359426 Lacks

This minor planet is named after Henrietta Lacks (1920 - 1951), an American woman, who was a tobacco farmer and mother of five, and lived in Virginia and Maryland. She is notable for having been the source of an immortal line of cells that are able to live outside the body, known today as HeLa cells. These cells were taken from her without knowledge or consent when she went to Johns Hopkins Hospital in Baltimore for treatment for her cervical cancer.

This non-consensual harvesting of healthy and cancerous cells is today universally considered to have been unethical. This action was at least partially due to her race, being a black woman at a time when many hospitals would not treat black people, and also due to bad or careless medical practices at the time.

And yet, this unethical and unacceptable action has contributed to an incredible wealth of research, and saved countless lives. Her cells were mass-produced, mailed around the world, and used in the study of everything from cancer to polio to radiation response to genomics. It is an uncomfortable fact of our world that unethical actions can lead to net good results. But still, this does not cancel out the injustice that Lacks was victim to by this harvesting, however well-intentioned it was, nor does it undo the injustice that was not telling her family about the use of Lacks' cells for research for almost 25 years. Since that time, this problem has been redressed to a degree, with measures such as including some of her descendants on an ethics committee that regulates research access to her cells, and the naming of a building on the Johns Hopkins campus after Lacks [1].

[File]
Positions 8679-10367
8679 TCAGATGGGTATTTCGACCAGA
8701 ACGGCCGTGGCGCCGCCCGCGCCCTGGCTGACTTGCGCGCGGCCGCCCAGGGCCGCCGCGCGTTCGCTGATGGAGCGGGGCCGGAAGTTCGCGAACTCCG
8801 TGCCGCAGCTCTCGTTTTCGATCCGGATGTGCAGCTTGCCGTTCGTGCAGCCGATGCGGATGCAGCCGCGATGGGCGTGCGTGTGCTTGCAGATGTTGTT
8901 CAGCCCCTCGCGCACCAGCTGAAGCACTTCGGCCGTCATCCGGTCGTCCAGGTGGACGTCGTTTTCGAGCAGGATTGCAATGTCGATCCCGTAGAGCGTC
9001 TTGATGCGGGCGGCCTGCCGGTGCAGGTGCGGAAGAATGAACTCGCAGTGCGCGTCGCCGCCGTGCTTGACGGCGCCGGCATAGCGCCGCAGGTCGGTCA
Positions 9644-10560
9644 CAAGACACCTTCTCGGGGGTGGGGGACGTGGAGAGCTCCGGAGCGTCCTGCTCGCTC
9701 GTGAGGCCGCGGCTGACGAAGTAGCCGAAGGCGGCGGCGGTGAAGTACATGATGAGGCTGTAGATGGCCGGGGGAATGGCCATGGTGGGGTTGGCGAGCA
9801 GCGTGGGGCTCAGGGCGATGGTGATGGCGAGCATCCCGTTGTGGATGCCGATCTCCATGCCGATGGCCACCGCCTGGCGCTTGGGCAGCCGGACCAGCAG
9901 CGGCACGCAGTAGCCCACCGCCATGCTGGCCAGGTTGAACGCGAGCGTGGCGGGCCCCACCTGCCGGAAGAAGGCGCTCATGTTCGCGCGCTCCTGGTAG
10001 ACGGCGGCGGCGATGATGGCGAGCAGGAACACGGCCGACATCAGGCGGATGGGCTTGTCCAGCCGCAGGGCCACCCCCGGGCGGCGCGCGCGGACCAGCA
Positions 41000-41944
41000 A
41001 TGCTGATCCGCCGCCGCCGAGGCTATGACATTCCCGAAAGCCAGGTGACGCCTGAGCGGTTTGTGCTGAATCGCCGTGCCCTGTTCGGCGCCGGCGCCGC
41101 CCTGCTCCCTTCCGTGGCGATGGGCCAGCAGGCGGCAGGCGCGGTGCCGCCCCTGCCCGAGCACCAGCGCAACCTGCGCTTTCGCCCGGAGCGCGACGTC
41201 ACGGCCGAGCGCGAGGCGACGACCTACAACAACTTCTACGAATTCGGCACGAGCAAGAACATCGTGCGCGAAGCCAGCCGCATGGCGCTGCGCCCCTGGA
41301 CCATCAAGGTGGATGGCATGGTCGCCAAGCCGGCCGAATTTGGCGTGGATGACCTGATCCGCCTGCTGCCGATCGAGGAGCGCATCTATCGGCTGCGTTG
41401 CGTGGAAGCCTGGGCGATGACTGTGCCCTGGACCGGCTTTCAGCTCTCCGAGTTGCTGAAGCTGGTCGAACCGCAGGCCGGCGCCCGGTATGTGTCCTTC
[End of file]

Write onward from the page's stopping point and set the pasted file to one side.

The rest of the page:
With all of this in mind, it is essential to note that this minor planet is not named HeLa, after the line of cells that was her inadvertent legacy, (nor is it named after Hela, Norse goddess of the dead,) but instead after a person. In designing a symbol for this asteroid, I am obligated to represent the person and not the cell line, in order to resist a disturbing trend in American culture of reducing women, especially women of color, to just their bodies.

Yet it's interesting to see how her family members and family friends recontextualize her life in light of the HeLa cell research. Although there is certainly injustice to Lacks' story, there is also a kind of pride held by those who eulogized her [2]. Pride that one ordinary woman could have such a far-reaching legacy of healing. Her epitaph summarizes things well:

“In loving memory of a phenomenal woman, wife and mother who touches the lives of many / Here lies Henrietta Lacks (HeLa). Her immortal cells will continue to help mankind forever. Eternal Love and Admiration, From Your Family.”

The symbol of this asteroid is a capital L, standing for both Lacks, her last name by marriage, and Loretta, her first name by birth, where the vertical line of the L is replaced by a single chi-shaped double-helix strand of DNA.

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[1] https://www.hopkinsmedicine.org/news/newsroom/news-releases/johns-hopkins-university-johns-hopkins-medicine-and-family-of-henrietta-lacks-announce-plans-to-name-a-research-building-in-honor-of-henrietta-lacks

[2] http://www.thenewsrecord.com/index.php/news/article/an_epitaph_at_last/

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